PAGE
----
Wildfire Toll - An Attack on Health and Faith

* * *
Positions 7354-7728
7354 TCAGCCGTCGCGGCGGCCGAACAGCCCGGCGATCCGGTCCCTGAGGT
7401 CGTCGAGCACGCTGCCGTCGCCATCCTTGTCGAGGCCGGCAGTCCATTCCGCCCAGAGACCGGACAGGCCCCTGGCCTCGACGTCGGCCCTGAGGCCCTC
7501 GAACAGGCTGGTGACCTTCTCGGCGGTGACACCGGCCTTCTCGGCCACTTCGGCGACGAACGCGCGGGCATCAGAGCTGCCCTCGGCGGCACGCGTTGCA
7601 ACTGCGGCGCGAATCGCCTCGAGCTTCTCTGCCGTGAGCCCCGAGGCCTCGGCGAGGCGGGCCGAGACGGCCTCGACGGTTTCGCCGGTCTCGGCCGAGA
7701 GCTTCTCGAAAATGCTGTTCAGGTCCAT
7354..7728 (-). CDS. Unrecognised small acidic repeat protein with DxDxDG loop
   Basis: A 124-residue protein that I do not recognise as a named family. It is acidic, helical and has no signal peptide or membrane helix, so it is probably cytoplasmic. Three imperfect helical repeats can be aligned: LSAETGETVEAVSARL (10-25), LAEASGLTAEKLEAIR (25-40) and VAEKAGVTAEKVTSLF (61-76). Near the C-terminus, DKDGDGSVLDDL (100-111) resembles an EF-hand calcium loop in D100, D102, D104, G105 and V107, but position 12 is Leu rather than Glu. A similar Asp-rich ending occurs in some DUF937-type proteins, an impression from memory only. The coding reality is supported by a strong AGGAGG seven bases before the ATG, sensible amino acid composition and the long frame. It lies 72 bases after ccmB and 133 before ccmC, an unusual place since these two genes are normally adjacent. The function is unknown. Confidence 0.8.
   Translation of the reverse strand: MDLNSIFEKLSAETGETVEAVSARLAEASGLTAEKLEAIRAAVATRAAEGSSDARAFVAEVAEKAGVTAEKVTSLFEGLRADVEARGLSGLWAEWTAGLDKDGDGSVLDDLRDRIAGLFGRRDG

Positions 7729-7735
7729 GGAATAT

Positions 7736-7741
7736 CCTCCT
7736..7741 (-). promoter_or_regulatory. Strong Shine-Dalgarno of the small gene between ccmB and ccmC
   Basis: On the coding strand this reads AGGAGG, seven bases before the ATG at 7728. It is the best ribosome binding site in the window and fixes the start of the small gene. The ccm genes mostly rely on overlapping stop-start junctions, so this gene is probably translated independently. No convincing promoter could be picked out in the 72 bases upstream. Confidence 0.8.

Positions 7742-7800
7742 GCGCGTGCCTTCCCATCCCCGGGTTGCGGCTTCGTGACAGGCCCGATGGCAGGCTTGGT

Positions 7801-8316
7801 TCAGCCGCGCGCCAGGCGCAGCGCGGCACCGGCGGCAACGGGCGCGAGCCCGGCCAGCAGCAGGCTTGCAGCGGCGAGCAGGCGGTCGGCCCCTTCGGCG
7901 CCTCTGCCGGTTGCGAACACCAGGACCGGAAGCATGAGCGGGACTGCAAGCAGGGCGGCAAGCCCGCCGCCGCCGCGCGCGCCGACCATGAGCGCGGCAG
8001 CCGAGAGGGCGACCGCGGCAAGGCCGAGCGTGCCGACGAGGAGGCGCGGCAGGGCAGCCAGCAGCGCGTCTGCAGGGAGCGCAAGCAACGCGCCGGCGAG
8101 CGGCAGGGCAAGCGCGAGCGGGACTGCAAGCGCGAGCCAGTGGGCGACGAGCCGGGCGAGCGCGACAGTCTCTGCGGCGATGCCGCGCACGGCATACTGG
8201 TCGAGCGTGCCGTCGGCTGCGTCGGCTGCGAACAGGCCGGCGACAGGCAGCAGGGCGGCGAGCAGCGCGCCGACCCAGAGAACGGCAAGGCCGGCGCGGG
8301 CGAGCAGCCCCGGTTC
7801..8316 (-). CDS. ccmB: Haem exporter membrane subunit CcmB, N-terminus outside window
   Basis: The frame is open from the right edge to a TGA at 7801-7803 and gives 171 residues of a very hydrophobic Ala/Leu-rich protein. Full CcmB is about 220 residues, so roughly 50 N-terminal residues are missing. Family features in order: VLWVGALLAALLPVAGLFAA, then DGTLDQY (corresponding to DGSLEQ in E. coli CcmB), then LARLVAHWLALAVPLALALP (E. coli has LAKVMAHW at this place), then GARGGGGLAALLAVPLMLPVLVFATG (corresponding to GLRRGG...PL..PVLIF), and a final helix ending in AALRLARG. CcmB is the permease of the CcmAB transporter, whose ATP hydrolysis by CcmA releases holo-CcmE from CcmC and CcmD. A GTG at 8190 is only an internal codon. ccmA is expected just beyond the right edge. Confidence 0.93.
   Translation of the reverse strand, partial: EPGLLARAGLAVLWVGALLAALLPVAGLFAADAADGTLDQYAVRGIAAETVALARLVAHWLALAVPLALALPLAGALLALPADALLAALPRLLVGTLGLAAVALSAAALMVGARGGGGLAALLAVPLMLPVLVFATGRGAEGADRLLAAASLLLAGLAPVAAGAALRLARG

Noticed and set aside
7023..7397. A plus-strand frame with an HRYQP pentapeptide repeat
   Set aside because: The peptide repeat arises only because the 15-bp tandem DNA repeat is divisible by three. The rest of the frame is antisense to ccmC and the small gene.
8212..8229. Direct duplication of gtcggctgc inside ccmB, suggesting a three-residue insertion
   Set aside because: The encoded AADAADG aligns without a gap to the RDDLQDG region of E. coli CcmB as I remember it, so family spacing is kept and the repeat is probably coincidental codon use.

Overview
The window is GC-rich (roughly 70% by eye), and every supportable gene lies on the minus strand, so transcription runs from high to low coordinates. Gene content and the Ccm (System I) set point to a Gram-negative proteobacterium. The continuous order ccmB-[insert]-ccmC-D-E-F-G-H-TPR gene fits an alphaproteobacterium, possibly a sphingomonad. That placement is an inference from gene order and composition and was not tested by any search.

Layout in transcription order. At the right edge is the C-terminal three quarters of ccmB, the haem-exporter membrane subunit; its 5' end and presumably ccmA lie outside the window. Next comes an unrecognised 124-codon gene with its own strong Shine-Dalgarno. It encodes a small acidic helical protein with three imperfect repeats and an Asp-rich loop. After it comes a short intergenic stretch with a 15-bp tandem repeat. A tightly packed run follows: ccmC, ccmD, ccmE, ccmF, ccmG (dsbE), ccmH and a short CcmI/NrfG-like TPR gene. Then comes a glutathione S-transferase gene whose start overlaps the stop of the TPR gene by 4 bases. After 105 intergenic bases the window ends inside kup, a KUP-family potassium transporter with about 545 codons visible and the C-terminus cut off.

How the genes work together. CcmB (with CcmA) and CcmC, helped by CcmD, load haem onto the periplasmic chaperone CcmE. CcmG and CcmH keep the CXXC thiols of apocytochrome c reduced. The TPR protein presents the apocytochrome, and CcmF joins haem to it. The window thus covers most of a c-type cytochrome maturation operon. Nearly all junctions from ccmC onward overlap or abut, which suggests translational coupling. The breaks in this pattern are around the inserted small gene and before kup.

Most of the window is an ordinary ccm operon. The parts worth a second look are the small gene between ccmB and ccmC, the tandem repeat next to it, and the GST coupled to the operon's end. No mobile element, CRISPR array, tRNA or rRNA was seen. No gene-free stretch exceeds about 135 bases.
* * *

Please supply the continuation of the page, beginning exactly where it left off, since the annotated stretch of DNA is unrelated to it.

There's a quiet amongst the ashes and a heaviness in the air. The fire took more than homes, it took peace of mind. Scattering dozens of families to go where?"This is actually a break in the phones that we've had all day," said employee Laura Collins.The sign at the Lakeshore motel has a rising sun, but cheerfulness right now, is a little hard to come by."Me personally, my heart is breaking," said Laura.How many of the 30 rooms are currently occupied by fire victims?"All of them," she said.Knock on any door, and the stories come pouring out. The barren landscapes have caused flashbacks to the devastation of WWII for 72 year-old Tami Teeters."I buried {}this 40, 50 years ago, but this all came back and I just, my adrenaline was hitting so fast it make me sick here, you know, and I still gotta go to the hospital cause I think I had a heart attack," she said.Despite the trauma, she still sees God in all the chaos."I think God tried to tell us to clean up house, and maybe do a little simpler living and appreciate mankind a little bit more," she said.But just next door, that faith has been terribly shaken."I'm giving up on God," said Sandra Jordan.This is the second fire that Sandra and her family have gone through, and it is simply too much."I feel like I am just by myself, and I just honestly don't know how to get past that part, cause I'm a family loving woman, I love babies, I love everything, and now I don't see that," she said.Two of thirty stories at the Lakeshore motel. Where the front desk also doubles as a shoulder to cry on."I cry every day even though I haven't lost anything," said Laura.